WIN: The Belden-Stratford Reopens After Meticulous Restoration

The Belden Stratford fronts directly onto Lincoln Park. The Belden Stratford, 1923, Meyer Fridstein, 2300 N. Lincoln Park West. Photo Credit: Chicago History Museum Hedrich-Blessing Collection, 1939, HB-O5472-B.
The Belden Stratford, 1923, Meyer Fridstein, 2300 N. Lincoln Park West. Photo credit: The Belden-Stratford / Nicholas James Photography
The Belden Stratford, 1923, Meyer Fridstein, 2300 N. Lincoln Park West. Photo credit: Alex Krikhaar, Vinci Hamp Architects
The Belden Stratford, 1923, Meyer Fridstein, 2300 N. Lincoln Park West. Photo credit: The Belden-Stratford / Nicholas James Photography
The Belden Stratford, 1923, Meyer Fridstein, 2300 N. Lincoln Park West. Photo credit: The Belden-Stratford / Nicholas James Photography

“Four and a half years after buying the venerable but fading Belden Stratford Hotel, Joe Mansueto’s team is reopening it with a new look that takes it back a century, with recreated details from the lobby to the mansard roof.

“In late 2018, Mansueto Office bought the old grande dame at 2300 N. Lincoln Park West for about $105 million. In the years since, the firm has spent roughly another $100 million on the project, according to Ari Glass, the firm’s head of real estate who showed a Crain’s reporter around in advance of a June 7 grand opening.

“The work has entailed recreating gilt trim, ceiling murals and other features of the Louis XIV-style lobby, removing mirrored walls that blocked off mezzanine spaces and replacing hundreds of latter-day black-framed windows with new models framed in the same blue as some of the original terra cotta trim. A staircase that cut open the lobby to provide access to retailers in the basement was removed, reuniting the lobby as a sort of grand salon for residents. Also gone is a second floor that had been added to the old ballroom space in order to add apartments; the former ballroom is now a workout space with windows two stories high that look out on Lincoln Park.

“‘We made the decision that in any space where there was no historical fabric, we went contemporary,’ said Alex Krikhaar, a principal at Vinci Hamp, the firm that handled the historic preservation aspects of the building. SCB is the architect of record for the overall project.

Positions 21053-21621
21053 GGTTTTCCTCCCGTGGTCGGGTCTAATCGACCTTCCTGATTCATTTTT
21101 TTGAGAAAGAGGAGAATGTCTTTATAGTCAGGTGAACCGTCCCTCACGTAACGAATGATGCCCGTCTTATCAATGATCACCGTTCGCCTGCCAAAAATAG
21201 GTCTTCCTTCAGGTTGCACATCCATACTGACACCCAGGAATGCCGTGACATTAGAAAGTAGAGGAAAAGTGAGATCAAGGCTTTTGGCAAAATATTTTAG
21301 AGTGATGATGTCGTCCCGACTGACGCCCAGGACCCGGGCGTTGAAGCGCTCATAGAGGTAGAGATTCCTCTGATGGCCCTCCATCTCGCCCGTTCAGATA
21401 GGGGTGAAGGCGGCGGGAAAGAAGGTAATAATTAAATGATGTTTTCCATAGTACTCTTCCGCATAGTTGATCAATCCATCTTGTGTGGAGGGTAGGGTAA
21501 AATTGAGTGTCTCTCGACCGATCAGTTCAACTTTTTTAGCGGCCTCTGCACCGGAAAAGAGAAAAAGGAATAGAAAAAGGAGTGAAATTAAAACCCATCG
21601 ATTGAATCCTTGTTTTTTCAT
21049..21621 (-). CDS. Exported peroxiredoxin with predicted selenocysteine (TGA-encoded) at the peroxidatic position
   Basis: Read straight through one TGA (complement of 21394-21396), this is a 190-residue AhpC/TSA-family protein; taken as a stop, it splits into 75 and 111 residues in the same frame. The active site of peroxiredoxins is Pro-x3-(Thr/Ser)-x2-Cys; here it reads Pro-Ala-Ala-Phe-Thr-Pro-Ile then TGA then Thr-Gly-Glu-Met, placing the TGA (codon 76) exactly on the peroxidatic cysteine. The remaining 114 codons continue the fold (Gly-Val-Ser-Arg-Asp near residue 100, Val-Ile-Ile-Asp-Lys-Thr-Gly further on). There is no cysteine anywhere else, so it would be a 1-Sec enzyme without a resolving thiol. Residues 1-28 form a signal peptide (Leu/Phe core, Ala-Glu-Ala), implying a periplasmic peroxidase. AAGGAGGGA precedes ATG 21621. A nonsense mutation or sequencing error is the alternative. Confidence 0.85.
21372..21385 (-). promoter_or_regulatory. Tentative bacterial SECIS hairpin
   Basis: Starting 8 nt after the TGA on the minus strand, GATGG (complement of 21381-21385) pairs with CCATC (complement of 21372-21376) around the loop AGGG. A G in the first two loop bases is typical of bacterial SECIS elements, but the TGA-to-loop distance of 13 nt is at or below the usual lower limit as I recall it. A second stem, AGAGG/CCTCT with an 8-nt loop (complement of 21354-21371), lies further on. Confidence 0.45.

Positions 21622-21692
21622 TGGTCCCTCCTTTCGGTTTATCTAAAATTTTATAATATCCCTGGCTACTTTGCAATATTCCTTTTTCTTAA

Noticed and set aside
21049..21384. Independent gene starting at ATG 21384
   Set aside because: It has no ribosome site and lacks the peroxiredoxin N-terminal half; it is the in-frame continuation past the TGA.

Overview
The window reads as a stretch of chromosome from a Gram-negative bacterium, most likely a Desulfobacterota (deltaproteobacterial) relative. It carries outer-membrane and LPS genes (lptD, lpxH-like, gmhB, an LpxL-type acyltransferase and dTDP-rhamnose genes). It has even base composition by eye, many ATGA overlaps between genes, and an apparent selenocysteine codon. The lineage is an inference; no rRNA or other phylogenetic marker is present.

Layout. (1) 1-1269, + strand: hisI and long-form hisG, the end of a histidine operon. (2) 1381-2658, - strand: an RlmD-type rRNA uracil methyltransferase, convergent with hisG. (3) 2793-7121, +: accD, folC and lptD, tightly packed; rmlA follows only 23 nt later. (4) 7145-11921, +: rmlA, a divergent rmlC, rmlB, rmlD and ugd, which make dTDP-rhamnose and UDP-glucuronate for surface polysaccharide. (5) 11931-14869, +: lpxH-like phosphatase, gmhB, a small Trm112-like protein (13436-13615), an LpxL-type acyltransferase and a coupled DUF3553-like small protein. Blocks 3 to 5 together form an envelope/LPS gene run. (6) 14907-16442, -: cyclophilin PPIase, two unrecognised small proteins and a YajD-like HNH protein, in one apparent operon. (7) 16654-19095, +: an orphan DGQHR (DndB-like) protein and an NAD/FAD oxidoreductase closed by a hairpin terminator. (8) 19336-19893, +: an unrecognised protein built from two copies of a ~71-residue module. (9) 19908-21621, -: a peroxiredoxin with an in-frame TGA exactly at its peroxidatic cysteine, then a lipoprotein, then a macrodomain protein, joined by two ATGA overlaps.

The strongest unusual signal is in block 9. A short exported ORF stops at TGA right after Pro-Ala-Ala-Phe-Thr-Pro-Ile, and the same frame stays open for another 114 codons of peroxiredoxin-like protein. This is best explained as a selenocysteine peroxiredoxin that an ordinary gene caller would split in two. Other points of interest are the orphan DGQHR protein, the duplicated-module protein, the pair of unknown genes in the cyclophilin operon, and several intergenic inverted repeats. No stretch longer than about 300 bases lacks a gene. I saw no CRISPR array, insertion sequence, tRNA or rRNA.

“Restoring the lobby, whose last major renovation was in the late 1980s, involved a fair amount of ‘archeological research,’ Krikhaar says. Original photos of the lobby were in black & white, so colors couldn’t be determined that way. Serendipity played a part. Removing very-80s pinkish fabric panels from some of the lobby walls revealed that the original wood paneling and some other details were intact. Similarly, taking out side walls that flanked the entry stairs unearthed original marble. The architects hunted down matches for these unearthed materials.

“Designed by architect Myer Fridstein during a wave of new apartment hotels built in the 1920s this one was, according to historian Julia Bachrach, meant to be ‘one of the North Side’s most elegant buildings,’ with a mansard roof, or rounded roof cap, that gave it ‘a distinctly French flair.’

“The mansard, it turns out, held onto some clues for a century until the latest architecture team detected them. When Mansueto bought the building, nearly all its windows had black frames. But up near the top of the building were a few where the frames showed some blue paint, Krikhaar said. Combining that clue with the sight of old blue terra cotta trim between some windows sparked the realization that all the windows had originally been framed in blue.

“The mansard has purple tile and carved stone flourishes. The remnants of blue ‘told us it had been a polychromatic building, blue with purple,’ Krikhaar said. ‘Polychromatic was popular in the 1920s.’ All the windows are now framed in blue.” (Rodkin, Crain’s Chicago Business, 6/6/23)

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